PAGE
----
A Look at Science Through Annie Dillard's Eyes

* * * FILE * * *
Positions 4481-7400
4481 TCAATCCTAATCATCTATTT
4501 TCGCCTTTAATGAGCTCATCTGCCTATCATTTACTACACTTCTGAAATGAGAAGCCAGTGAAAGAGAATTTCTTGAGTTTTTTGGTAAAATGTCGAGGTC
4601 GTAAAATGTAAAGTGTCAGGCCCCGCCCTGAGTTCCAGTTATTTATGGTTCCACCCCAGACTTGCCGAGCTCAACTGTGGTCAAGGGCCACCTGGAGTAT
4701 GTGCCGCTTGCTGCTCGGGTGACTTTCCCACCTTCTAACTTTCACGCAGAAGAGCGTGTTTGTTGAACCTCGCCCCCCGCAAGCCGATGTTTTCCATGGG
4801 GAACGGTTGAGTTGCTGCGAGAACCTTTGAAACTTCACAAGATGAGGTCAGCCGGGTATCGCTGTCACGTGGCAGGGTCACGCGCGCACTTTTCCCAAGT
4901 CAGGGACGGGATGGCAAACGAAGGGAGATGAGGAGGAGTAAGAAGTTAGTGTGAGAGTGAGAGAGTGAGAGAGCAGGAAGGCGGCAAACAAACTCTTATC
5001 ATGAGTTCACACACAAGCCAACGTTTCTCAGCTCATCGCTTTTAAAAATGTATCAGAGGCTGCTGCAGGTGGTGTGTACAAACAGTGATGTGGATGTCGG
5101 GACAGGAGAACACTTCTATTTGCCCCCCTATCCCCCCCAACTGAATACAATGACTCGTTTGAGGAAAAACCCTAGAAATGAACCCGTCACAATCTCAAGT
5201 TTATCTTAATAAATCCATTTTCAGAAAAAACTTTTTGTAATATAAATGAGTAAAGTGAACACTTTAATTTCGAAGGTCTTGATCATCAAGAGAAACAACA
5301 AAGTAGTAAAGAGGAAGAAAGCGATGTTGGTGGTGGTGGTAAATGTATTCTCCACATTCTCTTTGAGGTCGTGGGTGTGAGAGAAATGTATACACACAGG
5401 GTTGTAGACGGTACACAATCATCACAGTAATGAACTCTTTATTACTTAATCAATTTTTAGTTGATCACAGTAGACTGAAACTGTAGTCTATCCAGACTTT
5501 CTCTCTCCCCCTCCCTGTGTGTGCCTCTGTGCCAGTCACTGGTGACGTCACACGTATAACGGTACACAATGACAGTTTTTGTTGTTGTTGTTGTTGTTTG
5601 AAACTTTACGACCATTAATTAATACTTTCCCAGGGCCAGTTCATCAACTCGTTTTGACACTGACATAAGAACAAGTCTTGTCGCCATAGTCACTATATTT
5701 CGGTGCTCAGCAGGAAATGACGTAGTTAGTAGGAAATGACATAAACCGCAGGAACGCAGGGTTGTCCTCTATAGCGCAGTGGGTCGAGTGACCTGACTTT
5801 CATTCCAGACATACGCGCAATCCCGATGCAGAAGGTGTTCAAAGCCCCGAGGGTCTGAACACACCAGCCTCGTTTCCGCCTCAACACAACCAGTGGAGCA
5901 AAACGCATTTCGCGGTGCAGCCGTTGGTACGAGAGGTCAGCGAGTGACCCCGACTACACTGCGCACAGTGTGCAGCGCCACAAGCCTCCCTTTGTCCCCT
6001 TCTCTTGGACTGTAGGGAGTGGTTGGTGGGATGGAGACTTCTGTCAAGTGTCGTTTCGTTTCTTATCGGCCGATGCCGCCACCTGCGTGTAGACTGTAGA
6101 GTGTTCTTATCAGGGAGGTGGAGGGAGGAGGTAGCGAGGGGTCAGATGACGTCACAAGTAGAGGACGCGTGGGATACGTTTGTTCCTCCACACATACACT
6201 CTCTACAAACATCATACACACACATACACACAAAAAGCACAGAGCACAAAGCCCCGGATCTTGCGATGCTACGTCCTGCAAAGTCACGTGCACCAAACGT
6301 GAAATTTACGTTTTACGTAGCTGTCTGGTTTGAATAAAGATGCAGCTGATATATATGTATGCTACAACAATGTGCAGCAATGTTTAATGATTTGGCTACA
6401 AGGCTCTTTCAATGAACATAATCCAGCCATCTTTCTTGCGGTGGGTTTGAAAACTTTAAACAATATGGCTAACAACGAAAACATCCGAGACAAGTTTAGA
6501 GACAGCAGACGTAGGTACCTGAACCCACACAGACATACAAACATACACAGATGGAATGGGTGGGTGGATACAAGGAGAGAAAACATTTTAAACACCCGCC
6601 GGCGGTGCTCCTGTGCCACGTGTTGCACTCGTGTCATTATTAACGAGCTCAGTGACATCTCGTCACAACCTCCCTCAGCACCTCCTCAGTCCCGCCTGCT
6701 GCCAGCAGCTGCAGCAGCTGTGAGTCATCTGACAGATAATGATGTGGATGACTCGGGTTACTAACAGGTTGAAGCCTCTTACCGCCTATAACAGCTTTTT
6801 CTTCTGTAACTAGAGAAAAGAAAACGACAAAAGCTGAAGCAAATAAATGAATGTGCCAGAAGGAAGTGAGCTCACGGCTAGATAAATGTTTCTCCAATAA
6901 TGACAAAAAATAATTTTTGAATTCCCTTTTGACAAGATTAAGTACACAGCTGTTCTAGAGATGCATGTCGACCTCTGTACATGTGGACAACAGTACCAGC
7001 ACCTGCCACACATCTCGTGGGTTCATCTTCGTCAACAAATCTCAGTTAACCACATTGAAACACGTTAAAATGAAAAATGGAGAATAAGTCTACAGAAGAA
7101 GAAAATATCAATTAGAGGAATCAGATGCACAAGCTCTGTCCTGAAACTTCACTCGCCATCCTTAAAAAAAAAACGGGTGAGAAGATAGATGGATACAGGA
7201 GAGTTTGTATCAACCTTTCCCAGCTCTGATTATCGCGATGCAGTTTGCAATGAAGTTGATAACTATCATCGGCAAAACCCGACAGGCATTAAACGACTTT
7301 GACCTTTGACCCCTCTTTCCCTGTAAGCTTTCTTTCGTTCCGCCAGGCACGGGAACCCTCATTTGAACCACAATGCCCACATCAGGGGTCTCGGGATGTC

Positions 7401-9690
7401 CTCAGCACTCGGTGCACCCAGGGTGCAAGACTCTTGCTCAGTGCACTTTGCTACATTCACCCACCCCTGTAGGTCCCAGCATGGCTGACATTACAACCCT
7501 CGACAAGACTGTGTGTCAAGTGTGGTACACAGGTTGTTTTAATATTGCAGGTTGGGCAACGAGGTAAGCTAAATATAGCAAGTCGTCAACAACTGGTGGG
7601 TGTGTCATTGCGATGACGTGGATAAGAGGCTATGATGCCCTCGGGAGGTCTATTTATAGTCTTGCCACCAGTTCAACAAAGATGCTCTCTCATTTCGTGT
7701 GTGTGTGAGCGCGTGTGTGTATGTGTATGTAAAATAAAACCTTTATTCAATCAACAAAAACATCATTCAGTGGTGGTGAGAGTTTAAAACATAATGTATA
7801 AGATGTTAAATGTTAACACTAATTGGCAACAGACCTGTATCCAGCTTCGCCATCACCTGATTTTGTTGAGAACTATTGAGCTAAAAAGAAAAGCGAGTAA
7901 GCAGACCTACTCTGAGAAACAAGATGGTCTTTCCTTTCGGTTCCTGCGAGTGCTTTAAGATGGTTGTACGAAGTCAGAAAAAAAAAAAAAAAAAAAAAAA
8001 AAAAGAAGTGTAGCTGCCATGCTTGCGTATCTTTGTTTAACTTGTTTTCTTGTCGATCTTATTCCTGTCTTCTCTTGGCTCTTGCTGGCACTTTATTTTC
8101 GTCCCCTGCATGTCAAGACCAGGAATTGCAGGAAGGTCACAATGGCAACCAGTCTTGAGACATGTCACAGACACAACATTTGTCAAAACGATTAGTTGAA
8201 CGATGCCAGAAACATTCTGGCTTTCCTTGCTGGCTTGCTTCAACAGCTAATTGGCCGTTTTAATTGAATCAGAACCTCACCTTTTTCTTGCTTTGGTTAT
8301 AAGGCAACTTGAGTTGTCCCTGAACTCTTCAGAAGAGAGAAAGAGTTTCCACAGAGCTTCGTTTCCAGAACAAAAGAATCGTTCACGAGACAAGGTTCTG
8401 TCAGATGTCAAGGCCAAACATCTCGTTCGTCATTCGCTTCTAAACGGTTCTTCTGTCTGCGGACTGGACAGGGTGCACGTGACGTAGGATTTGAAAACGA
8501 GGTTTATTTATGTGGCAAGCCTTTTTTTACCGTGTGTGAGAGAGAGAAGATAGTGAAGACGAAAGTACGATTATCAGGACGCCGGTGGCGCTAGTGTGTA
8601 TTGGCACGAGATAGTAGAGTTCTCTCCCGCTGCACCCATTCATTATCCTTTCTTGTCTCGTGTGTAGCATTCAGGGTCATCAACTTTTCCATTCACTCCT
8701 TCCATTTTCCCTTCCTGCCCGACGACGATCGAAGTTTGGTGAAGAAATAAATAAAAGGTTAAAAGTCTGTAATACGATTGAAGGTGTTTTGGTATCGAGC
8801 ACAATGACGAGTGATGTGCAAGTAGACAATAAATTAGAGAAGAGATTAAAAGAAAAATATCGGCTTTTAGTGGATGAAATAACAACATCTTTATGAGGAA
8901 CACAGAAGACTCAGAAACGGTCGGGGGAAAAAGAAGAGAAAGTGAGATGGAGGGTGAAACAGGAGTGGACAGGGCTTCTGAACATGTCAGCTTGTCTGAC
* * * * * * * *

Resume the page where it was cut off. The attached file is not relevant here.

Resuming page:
“I have often noticed that these things, which obsess me, neither bother nor impress other people even slightly. I am horribly apt to approach some innocent at a gathering, and like the ancient mariner, fix him with a wild, glitt’ring eye and say, “Do you know that in the head of the caterpillar of the ordinary goat moth there are two hundred twenty-eight separate muscles?” The poor wretch flees. I am not making chatter; I mean to change his life.” It was Annie Dillard’s book Pilgrim at Tinker Creek that made me realize that I wasn’t observing nature but rather just barely seeing it. Her words did not make me flee. I was truly fascinated by knowing that the goat moth does indeed have 280 muscles and she did end up changing my life. She helped me understand that there is a difference between seeing something in nature and truly observing it. In science class, I love to share my passion. I can get excited about how cool a word like “proboscis” sounds, or how the images of diatoms are far more spectacular than many works of art in a gallery, or how some plants can shoot their seeds faster than a bullet. My hope is that science will also change my students’ lives; that they will also come to the place where their minds will be blown away by the awesomeness of God’s creation. How can a Classical school help them begin this journey of observing so that they don’t grow up (like me) and learn that they have missed it? Practicing Careful Observation